Crypto Exchanges Must Up Their AML Game
The move to regulate cryptocurrency exchanges is gathering steam as the EU will require the operators of such venues to perform the same level of client due diligence as banks do.
The change in regulations came as part of an anti-money laundering directive that the European Council adopted earlier this month.
“These new rules respond to the need for increased security in Europe by further removing the means available to terrorists,” said Vladislav Goranov, minister for finance of Bulgaria, which holds the Council presidency currently, in a prepared statement. “They will enable us to disrupt criminal networks without compromising fundamental rights and economic freedoms.”
Cryptocurrency’s anonymity has helped launder between $4.2 billion and $5.6 billion annually, or 3% to 4% of the continent’s criminal takings, according to the European police agency Europol.
As part of the directive, EU members will have 18 months to translate the document’s requirements into national financial regulations.
In the meantime, cryptocurrency exchange should establish internal risk-based internal policies, procedures, and controls, according to Sven Stumbauer, a managing director at Alix Partners.
Other recommendations he made in a recently published white paper included that exchanges create the role of chief compliance officer, commit to ongoing training, and hire independent firms to test the exchange’s AML-compliance program.
“This is especially important at the point when an exchanged from/to virtual currency for fiat currency occurs,” Stumbauer wrote. “The detection and subsequent reporting of suspicious activity can represent significant challenges for virtual currency exchanges and should focus not only on traditional detection patterns but also consider alternative typologies tailored to virtual currencies, their users, and geographies in which they operate.”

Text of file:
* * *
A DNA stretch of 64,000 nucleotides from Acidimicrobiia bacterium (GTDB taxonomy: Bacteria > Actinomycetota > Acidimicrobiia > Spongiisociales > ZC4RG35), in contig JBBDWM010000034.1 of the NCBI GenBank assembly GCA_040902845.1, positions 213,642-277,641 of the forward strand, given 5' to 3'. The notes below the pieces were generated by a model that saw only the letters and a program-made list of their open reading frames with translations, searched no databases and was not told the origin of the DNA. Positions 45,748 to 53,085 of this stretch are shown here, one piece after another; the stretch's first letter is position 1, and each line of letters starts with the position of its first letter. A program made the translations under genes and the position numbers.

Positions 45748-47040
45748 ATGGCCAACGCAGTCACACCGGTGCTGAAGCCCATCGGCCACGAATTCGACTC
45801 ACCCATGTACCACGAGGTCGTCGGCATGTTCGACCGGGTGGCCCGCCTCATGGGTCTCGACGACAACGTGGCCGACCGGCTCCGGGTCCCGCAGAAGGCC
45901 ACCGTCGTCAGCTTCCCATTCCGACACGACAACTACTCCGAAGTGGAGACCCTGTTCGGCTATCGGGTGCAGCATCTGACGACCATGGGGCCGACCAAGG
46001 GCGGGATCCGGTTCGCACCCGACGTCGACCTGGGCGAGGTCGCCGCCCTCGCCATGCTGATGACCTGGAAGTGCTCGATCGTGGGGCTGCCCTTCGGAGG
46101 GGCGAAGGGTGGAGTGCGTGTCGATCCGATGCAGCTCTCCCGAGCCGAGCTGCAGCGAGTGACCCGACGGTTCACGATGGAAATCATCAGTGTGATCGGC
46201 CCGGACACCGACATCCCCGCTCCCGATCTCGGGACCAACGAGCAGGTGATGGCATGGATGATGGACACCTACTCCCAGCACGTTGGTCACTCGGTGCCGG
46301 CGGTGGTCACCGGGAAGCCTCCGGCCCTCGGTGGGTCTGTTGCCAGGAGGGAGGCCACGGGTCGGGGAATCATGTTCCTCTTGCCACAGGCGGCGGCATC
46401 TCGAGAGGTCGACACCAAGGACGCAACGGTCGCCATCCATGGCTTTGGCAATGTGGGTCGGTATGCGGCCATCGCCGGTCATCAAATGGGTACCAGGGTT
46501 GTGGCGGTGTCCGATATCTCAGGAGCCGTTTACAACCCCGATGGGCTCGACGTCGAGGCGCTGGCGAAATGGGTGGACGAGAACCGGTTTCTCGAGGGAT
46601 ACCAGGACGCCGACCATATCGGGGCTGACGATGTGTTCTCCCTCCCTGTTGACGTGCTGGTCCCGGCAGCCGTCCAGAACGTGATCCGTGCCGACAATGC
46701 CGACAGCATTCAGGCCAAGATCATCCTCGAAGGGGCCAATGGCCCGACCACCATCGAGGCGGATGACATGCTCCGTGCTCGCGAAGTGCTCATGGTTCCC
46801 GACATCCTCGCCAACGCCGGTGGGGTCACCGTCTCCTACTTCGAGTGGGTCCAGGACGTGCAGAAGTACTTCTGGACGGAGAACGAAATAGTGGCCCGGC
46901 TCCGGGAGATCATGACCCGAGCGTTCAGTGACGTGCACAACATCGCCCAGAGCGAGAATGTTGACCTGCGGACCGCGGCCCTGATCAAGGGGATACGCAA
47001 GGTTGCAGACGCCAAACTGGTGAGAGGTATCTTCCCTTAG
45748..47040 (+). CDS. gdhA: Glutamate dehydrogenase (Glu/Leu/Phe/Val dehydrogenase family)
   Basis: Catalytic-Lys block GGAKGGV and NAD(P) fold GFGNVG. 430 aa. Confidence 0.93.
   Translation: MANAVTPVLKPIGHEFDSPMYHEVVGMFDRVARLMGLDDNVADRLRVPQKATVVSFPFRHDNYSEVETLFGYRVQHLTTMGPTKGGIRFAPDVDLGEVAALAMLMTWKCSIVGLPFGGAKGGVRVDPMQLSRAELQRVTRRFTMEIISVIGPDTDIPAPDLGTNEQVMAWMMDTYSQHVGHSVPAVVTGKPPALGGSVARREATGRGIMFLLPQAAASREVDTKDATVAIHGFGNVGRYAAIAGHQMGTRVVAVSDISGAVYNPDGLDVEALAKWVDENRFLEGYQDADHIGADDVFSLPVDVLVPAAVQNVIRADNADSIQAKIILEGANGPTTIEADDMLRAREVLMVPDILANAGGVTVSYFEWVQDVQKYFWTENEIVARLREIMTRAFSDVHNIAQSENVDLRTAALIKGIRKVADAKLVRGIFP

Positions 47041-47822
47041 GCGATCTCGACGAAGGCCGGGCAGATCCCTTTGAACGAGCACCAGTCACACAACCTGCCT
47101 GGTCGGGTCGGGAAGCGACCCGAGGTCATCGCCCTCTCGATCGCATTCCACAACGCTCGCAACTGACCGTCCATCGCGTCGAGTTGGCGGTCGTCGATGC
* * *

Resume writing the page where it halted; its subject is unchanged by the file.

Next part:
Over the past few years, regulators have taken high-profile enforcement actions against a few cryptocurrency exchanges, according to Stumbauer.
The most notable enforcement in the past five years is the case brought by US Department of Treasury against the Costa Rican online money-transfer business Liberty Reserve.
When the Federal government proved that the Liberty Reserve facilitated the movement of approximately $6 billion in illicit profits using its Liberty Dollar virtual currency, the court ordered CEO Arthur Budovsky to serve a 20-year sentence for money laundering under Section 311 of the USA Patriot Act.
Liberty Reserve required clients to provide basic identifying information, but the company never validated the submitted information, according to Stumbauer.
“It allowed users to establish accounts with fake names (‘Russia Hackers,’ ‘Hacker Account,’ and ‘Joe Bogus’) and obviously fake addresses (‘123 Fake Main Street, Completely Made Up City, New York’), he noted.
Stumbauer only expects to see the number of these enforcement cases to increase in the months and years to come.
This is the Financial Crimes Enforcement Network’s first enforcement action against an FCM.
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